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Matters of Degree

Kristine Hayes

AS SOMEONE WHO’S been employed in academia for more than two decades, I often wonder about the future of higher education. One trend seems clear: At a time when more companies are doing away with degree requirements for new hires, more colleges are doing away with studying. The so-called college experience appears to be more important than academics. Indeed, grade inflation has been running rampant since the 1960s.

Meanwhile, student debt loads are the highest they’ve ever been. The pandemic has also created financial hardship for many colleges and universities, and it may take years for some to rebound.

Twenty-somethings have access to a variety of college alternatives these days. Coding boot camps promise high-paying jobs after just six months of schooling. An infrastructure bill could create hundreds of thousands of jobs for those interested in working in construction and building technology. Military enlistment, starting a business and paid apprenticeship programs are all viable options for young adults looking to avoid accumulating large amounts of college debt.

From my own perspective, I don’t know whether to be worried or encouraged by the trends I see in higher education in my own state. Last year, Oregon’s largest private college announced it would be closing forever. But this year, several institutions in the state are also seeing record enrollments.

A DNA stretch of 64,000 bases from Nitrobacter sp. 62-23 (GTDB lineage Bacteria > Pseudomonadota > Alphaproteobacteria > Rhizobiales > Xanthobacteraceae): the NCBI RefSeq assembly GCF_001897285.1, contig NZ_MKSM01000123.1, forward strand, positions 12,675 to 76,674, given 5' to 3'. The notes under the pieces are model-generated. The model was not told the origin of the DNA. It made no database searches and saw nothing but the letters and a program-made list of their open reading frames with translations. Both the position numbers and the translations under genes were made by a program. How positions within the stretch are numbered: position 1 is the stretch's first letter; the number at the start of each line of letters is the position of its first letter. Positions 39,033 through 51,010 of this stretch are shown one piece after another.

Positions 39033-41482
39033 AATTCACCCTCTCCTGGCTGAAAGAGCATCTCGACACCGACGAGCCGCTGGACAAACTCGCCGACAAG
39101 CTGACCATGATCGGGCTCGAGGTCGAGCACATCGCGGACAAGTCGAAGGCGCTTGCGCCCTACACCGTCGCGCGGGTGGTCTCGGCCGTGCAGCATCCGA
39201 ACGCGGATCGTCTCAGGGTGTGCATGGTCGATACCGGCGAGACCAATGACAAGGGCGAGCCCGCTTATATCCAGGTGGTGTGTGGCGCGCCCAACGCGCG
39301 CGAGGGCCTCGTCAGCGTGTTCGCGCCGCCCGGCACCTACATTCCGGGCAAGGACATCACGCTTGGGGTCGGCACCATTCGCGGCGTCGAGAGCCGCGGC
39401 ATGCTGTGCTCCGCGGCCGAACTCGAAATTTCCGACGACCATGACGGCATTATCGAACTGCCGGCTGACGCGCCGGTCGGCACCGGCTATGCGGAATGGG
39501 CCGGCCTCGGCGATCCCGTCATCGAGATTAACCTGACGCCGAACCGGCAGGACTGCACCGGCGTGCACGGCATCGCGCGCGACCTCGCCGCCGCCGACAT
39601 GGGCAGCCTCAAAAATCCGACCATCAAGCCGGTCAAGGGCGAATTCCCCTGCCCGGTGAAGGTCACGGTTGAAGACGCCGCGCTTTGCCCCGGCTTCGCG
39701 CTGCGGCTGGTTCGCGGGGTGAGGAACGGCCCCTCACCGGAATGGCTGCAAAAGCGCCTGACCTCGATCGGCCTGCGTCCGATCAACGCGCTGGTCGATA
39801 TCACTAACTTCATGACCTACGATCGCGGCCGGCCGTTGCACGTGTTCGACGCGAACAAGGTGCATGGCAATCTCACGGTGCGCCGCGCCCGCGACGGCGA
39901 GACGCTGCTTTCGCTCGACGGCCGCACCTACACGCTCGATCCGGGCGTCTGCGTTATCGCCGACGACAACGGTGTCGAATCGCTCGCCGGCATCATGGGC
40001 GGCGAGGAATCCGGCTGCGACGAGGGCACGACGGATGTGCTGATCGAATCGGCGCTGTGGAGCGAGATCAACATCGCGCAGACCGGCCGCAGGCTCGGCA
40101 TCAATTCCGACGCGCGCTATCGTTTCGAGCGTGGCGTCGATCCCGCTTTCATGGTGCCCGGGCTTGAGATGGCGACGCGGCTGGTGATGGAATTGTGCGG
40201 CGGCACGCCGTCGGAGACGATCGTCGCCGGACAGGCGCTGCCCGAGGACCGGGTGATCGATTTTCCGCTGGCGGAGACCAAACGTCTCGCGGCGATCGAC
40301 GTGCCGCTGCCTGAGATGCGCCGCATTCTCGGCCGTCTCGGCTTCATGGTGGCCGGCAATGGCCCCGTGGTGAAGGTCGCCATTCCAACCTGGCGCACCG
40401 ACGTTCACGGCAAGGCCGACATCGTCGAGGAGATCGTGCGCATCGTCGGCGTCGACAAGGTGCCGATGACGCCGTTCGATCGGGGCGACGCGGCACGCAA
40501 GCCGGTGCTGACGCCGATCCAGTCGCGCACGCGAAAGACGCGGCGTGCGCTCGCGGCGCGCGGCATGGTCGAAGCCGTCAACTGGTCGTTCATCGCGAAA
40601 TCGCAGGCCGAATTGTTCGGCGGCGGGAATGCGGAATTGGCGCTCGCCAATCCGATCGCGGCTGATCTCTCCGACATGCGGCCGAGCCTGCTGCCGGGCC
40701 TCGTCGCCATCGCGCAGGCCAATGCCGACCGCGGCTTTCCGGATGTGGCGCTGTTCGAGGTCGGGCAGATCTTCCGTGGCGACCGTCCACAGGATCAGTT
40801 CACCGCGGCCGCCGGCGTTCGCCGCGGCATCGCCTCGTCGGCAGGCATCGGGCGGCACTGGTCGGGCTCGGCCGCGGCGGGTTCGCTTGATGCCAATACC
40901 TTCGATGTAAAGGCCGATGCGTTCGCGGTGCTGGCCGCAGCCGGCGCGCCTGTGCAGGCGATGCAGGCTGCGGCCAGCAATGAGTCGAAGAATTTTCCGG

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IAD
IAD
1 year ago

Interesting observation. I agree…up to a point. In my company, we find we are hiring more foreign educated as they have the hard skills…engineering, accounting, etc that we need to stay competitive. US educated seem to have focused on the “college experience” or social justice issues. I see the trend as those that are highly educated with real usable degrees and those who were referenced in the article with real tangible skills. For the many that go to the universities for these made up degrees (gender studies, etc.) will be working as a barista complaining that the world is unfair.

Mik Cajon
Mik Cajon
1 year ago

Ethnicity and gender definition/s are now part of the job qualification requirements…academics not so much…facts don’t have feelings.

Last edited 1 year ago by Mik Cajon
R Quinn
R Quinn
1 year ago

I agree with your observations. I believe we need to rethink the post high school education process entirely. A college degree is no guarantee of anything, never was but perhaps more so today. A degree should be accomplished in three years except perhaps professional type degrees.

Instead of rhetoric about free college, we should be focusing on raising the quality and proficiency of K-12 educations. Half or more of our graduates can’t read or write with proficiency nor do basic math. Just look at how the US stands with other countries, especially Asia.

IAD
IAD
1 year ago
Reply to  R Quinn

Based on my observations, the public school experience is broken beyond repair. Generally speaking, homeschool, private schools and some charter schools are the only hope for a good education. Teaching to the lowest common denominator is not a successful path forward.

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